For each financial goal, there should be a core group of funds, which should typically account for 70-80% of your investment under that head. This core group should comprise steady performers that deliver modest, but consistent, returns. There should be debt funds and FMPs for the short term, and diversified equity, balanced and index funds for the long term.

The balance 20-30% goes into a satellite group of funds that can add zing to your portfolio. These funds would carry a higher risk and would include mid-cap, sectoral and smallcap funds. They have the potential to deliver extraordinary returns but are riskier than diversified equity and index funds. However, as long as you do not allocate more than 20-30% to the satellite group, this risk will not threaten your overall portfolio returns.

The composition of the core depends on the tenure. If your goal is short-term, you can have 100% of your investment in the core, which can comprise just one or two funds. But for long-term goals, the core group would be fairly diversified, with as many as four or five funds.

Money Today has worked out the allocation plan for two shortterm, medium-term and long-term goals (see tables), listing out the categories of funds that can help achieve these goals. Once you have worked out the asset allocation plan and decided on the kinds of funds, picking the right scheme is fairly easy. The Money Today-Value Research ranking of the best mutual funds in our 21 August 2008 issue tells you about the best schemes across six categories.

The process does not end here, especially if you are investing for a long-term goal. With time and as you approach your goal, rejig your portfolio’s composition to reduce its exposure to risky assets like equities and shift to more steady debtbased funds. But don’t do this too often. Rebalance the portfolio every 6-12 months and you should reach your financial goals comfortably.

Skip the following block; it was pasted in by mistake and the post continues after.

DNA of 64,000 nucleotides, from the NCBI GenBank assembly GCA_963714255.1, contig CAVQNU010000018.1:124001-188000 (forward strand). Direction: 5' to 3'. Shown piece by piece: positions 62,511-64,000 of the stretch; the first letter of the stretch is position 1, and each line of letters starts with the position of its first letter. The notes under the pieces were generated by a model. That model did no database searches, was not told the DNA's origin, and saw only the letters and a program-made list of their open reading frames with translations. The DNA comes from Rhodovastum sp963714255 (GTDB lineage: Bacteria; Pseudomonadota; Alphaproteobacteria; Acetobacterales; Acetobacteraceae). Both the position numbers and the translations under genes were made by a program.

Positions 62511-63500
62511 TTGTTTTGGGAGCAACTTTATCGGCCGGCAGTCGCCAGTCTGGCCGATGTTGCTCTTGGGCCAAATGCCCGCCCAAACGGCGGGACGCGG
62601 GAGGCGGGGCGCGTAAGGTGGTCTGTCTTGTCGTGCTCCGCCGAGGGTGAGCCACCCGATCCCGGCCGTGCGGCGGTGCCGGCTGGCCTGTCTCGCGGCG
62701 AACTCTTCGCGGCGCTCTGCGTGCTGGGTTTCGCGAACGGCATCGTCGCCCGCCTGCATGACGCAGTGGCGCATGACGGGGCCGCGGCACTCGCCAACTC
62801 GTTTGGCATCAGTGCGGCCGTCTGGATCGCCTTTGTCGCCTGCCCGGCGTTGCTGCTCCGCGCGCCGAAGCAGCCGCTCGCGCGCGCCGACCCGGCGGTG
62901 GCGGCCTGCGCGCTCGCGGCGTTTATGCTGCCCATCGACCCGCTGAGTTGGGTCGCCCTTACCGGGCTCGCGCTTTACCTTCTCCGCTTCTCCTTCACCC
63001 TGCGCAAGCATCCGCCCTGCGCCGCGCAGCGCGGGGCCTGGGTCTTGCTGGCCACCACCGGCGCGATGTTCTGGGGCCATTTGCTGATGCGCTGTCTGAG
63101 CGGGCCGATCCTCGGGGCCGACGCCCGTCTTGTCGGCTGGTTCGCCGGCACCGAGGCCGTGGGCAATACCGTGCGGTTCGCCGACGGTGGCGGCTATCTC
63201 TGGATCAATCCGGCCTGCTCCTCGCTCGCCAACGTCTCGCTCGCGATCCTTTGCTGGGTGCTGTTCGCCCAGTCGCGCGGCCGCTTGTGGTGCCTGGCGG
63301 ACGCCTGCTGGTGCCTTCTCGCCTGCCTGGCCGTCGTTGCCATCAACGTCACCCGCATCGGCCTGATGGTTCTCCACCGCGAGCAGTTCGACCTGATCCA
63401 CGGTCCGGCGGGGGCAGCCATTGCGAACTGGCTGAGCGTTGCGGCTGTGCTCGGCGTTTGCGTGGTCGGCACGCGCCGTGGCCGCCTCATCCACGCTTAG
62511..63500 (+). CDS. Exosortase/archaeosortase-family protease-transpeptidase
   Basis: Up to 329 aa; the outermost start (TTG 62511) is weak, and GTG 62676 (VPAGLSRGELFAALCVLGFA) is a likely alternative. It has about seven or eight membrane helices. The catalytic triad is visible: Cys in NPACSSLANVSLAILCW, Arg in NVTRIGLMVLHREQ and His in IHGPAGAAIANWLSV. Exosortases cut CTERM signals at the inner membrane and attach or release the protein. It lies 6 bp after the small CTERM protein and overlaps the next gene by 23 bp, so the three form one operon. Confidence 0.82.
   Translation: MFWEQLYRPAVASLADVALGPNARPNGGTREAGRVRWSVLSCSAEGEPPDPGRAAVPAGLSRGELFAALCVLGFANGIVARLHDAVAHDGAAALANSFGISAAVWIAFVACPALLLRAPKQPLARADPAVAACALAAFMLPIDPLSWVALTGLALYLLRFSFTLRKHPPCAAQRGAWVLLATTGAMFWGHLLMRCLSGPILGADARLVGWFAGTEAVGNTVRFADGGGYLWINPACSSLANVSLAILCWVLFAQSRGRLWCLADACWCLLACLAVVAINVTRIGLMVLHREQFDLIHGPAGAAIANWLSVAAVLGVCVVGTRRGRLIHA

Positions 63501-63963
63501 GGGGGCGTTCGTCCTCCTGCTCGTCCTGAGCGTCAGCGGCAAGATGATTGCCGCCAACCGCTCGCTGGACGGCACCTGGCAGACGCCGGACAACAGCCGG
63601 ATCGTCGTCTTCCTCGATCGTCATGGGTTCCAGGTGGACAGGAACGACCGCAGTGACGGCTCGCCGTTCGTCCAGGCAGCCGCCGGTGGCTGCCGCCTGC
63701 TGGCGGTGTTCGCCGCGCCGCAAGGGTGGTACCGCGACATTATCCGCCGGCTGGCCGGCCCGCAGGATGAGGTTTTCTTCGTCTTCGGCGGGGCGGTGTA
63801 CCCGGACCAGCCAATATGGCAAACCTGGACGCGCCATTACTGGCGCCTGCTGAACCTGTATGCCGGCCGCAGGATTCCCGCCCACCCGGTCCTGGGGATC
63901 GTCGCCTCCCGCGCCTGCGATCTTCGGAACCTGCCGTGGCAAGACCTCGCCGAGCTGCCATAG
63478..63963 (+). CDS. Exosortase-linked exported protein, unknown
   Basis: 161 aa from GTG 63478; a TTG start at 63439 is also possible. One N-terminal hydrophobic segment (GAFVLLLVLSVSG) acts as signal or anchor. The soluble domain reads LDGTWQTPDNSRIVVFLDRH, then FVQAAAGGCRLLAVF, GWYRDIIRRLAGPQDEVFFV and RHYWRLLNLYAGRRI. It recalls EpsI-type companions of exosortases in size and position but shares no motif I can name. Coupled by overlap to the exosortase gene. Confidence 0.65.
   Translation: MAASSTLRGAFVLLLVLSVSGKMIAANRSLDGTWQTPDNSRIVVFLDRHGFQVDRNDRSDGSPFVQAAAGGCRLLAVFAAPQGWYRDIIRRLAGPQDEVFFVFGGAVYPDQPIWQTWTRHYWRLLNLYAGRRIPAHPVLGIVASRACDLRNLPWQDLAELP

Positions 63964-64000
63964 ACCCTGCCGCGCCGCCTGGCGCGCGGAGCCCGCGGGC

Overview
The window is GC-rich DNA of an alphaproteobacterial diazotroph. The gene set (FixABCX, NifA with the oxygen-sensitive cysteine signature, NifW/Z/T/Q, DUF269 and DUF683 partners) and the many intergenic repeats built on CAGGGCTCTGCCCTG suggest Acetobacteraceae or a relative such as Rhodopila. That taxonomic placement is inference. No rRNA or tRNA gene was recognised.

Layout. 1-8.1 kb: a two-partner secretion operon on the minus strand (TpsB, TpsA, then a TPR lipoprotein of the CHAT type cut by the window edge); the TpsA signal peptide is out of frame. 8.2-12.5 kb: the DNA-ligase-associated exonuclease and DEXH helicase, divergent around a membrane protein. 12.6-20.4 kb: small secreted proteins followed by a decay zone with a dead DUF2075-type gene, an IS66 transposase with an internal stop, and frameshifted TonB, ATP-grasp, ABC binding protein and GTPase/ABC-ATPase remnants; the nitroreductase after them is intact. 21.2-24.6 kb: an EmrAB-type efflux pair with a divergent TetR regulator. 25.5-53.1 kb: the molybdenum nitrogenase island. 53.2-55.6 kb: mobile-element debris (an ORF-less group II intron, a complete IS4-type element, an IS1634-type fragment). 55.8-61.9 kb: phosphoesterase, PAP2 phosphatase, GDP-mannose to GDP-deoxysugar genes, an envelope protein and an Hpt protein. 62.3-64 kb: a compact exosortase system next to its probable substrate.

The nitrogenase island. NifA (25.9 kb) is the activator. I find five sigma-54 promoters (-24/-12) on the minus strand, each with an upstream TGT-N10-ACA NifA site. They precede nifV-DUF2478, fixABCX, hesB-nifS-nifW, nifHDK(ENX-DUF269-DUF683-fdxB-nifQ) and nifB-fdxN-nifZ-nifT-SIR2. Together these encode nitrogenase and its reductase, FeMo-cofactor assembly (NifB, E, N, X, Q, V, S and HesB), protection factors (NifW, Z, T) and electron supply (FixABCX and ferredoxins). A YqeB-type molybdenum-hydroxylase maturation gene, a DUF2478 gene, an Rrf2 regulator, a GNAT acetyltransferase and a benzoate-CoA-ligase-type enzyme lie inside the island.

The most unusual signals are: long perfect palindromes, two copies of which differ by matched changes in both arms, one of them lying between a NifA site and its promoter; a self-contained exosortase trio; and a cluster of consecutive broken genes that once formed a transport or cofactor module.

GoalSum required (Rs)Time availableFunds to invest in Rationale
Core (80-100%)Satellite (0-20%)
Child’s engineering college fees
2 lakh12-15 monthsArbitrage funds, FMPsNoneGoal is not flexible, so stick to safe and steady options
Down payment for a car1 lakh2 yearsMonthly income plans, FMPsBalanced fundsGoal is flexible so you can afford a little risk
Sum required (Rs)Time availableFunds to invest inRationale
Core (70-80%)Satellite (20-30%)
Foreign vacation4 lakh3 yearsDiversified equity fundsMid-cap fundsCasual expense and 3-year term allow calculated risks
Down payment for an apartment10 lakh5 yearsIndex and diversified equity fundsMid-cap and sector fundsTime is long, but goal is not flexible. Take moderate risk
GoalSum required (Rs)Time availableFunds to invest inRationale
Core (70-80%)Satellite (20-30%)
Child’s education or marriage
6 lakh12 yearsDiversified equity fundsMid-cap fundsGoal is crucial, but you have a lot of time. Take a little risk
Second house50 lakh15 yearsDiversified equity and mid-cap fundsSector fundsGoal is flexible and term is long, so take higher risk